This study aims to expand the body of knowledge about the optical properties of battery cathode materials. Although
some studies have been conducted on the optical properties of Lithium Iron Phosphate (LiFePO<sub>4</sub>), to the authors’
knowledge, this is the first study of its kind on electrodes extracted from commercially available LiFePO<sub>4</sub> batteries. The use of Vis/NIR and FTIR spectroscopy provides for a methodology to study the optical properties of LiFePO<sub>4</sub> and may allow for the characterization of other properties such as particle size and the proportions of <sub>LiFePO4 </sub>versus FePO<sub>4</sub> material. Knowledge of these properties is important for the development of a mechanism to measure the state-of charge (SOC) in lithium ion batteries. These properties are also important in a host of other applications including battery modeling and materials characterization.
Cylindrical LiFePO<sub>4</sub> batteries (from A123 Systems Inc.) were acquired from the commercial market and charged to 10 different states between 30% and 80% of their nominal capacity using a constant-current, constant-voltage (CCCV)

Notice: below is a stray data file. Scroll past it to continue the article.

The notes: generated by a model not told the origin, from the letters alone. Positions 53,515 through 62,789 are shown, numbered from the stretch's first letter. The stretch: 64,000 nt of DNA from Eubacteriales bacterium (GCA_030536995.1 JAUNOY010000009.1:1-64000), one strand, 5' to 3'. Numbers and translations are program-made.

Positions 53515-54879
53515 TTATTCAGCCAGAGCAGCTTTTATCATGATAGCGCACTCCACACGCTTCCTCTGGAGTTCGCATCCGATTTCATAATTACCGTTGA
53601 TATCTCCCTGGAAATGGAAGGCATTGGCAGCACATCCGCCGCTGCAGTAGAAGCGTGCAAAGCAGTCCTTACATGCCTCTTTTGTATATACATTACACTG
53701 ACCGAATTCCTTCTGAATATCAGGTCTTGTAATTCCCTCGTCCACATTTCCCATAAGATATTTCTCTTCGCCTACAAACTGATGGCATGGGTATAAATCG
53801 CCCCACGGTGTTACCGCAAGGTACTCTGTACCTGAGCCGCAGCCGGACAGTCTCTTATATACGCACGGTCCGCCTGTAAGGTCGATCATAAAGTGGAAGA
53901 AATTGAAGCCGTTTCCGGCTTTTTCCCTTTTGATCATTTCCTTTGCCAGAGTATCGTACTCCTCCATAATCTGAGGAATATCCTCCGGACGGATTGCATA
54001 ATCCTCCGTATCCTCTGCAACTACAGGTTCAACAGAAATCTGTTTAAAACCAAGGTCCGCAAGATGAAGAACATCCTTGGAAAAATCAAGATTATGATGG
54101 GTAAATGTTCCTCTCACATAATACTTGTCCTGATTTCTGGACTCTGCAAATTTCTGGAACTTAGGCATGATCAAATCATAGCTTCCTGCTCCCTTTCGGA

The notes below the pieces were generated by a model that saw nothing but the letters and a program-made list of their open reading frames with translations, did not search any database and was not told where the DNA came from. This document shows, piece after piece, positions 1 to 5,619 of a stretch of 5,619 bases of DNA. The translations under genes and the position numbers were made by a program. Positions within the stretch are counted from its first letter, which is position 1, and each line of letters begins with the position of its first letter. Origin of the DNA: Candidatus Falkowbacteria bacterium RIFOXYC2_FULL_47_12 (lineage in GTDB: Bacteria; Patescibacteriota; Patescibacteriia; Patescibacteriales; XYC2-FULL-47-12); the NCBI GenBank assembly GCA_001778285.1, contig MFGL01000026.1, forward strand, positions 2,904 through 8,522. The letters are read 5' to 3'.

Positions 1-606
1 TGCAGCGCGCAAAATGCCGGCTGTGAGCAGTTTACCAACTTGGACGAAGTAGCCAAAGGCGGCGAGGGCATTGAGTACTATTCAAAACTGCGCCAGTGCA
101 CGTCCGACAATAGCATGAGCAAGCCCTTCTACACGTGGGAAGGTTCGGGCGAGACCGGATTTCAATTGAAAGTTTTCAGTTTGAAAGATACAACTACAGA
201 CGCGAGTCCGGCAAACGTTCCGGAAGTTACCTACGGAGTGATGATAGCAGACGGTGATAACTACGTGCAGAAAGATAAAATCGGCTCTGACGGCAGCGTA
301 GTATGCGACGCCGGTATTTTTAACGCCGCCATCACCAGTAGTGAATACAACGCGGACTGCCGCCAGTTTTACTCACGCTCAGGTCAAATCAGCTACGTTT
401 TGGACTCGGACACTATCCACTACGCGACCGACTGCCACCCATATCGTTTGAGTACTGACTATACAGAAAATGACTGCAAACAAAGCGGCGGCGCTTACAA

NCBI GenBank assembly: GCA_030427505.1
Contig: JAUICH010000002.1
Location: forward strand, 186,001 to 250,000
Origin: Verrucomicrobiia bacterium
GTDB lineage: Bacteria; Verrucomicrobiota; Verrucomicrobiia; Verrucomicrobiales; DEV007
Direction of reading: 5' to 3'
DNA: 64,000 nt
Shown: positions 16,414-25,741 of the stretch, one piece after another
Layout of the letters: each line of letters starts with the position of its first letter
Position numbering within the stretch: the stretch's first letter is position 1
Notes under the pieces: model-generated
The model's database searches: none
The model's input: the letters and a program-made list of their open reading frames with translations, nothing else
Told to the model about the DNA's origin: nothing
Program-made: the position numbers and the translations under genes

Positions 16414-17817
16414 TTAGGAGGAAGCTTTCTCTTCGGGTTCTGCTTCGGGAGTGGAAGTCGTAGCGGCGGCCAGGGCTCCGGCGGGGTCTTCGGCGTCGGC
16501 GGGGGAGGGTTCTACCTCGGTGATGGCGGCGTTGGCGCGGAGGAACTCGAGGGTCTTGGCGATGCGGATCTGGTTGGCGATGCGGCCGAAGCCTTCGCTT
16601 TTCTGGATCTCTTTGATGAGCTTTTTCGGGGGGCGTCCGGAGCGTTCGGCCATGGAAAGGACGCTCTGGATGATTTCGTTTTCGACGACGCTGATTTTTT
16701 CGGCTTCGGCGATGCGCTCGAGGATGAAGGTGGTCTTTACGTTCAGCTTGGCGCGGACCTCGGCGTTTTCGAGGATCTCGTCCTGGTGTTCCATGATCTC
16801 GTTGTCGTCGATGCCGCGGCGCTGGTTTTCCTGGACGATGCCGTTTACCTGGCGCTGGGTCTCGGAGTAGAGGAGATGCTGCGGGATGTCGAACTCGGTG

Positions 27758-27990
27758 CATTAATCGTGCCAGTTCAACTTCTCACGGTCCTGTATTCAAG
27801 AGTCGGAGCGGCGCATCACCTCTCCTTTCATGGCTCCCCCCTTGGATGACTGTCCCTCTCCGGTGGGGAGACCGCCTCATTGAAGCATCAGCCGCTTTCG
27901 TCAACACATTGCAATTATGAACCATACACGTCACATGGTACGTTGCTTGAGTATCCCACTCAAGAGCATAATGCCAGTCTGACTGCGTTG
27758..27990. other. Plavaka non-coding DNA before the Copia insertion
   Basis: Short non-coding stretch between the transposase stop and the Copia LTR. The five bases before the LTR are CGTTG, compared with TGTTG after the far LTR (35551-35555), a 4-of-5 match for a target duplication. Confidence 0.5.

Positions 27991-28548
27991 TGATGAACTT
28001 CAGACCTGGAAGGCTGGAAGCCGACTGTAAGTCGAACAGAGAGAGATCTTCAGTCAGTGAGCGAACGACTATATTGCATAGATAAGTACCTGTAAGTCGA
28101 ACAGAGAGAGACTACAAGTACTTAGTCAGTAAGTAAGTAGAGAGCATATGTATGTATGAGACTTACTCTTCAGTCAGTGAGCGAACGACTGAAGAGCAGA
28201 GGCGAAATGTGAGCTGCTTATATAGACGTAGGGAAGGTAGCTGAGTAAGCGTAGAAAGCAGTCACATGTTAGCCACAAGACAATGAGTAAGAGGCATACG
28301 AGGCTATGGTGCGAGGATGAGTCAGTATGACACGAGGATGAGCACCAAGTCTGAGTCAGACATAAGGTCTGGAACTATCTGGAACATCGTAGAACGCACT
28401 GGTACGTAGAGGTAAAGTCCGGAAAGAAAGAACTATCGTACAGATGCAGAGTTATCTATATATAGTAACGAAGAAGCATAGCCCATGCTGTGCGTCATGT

cycling method. Visual inspection of the extracted electrodes shows that the LiFePO<sub>4/</sub>C-cathodes display subtle changes in color (shades of grey) with respect to SOC. Vis/NIR measurements support the visual observation of uniform intensity variations versus SOC. FTIR measurements show an absorbance signature that varies with SOC and is distinct from
results found in the literature for similar LiFePO<sub>4</sub>-based material systems, supporting the uniqueness of the absorbance fingerprint.
In this paper, a new MEMS capacitive temperature sensor is presented which is based on a circular silicon plate with a gold annulus deposited on top forming a novel bimaterial structure. The bimaterial structure is anchored to a substrate on its edge and forms the top electrode of a capacitor. A stationary silicon electrode beneath the bimaterial structure forms the second electrode. The PolyMUMPs® foundry process has been used to fabricate the device. Experiments show that for an effective area of about 0.1 mm<sup>2</sup> this MEMS capacitive temperature sensor achieves a sensitivity of 0.75±0.25 fF/°C over the temperature range of 25 to 225 °C, which shows an improvement of more than 25% over equivalent microcantilever devices with the same effective area. Numerical modeling is used to show that the new design exhibits high flexibility in tailoring its thermomechanical response over the desired temperature range. The simplicity of its design and flexibility of the materials from which it can be constructed also makes this new MEMS sensor a good onchip temperature measurement device for MEMS characterization.
In this article, velocity and position controllers for magnetostrictive materials are designed and discussed.
Magnetostrictive materials are a competitive choice for micro-positioning actuation tasks because of the large force and
strain they provide. Unfortunately, they are highly nonlinear and hysteretic, which makes them difficult to control. In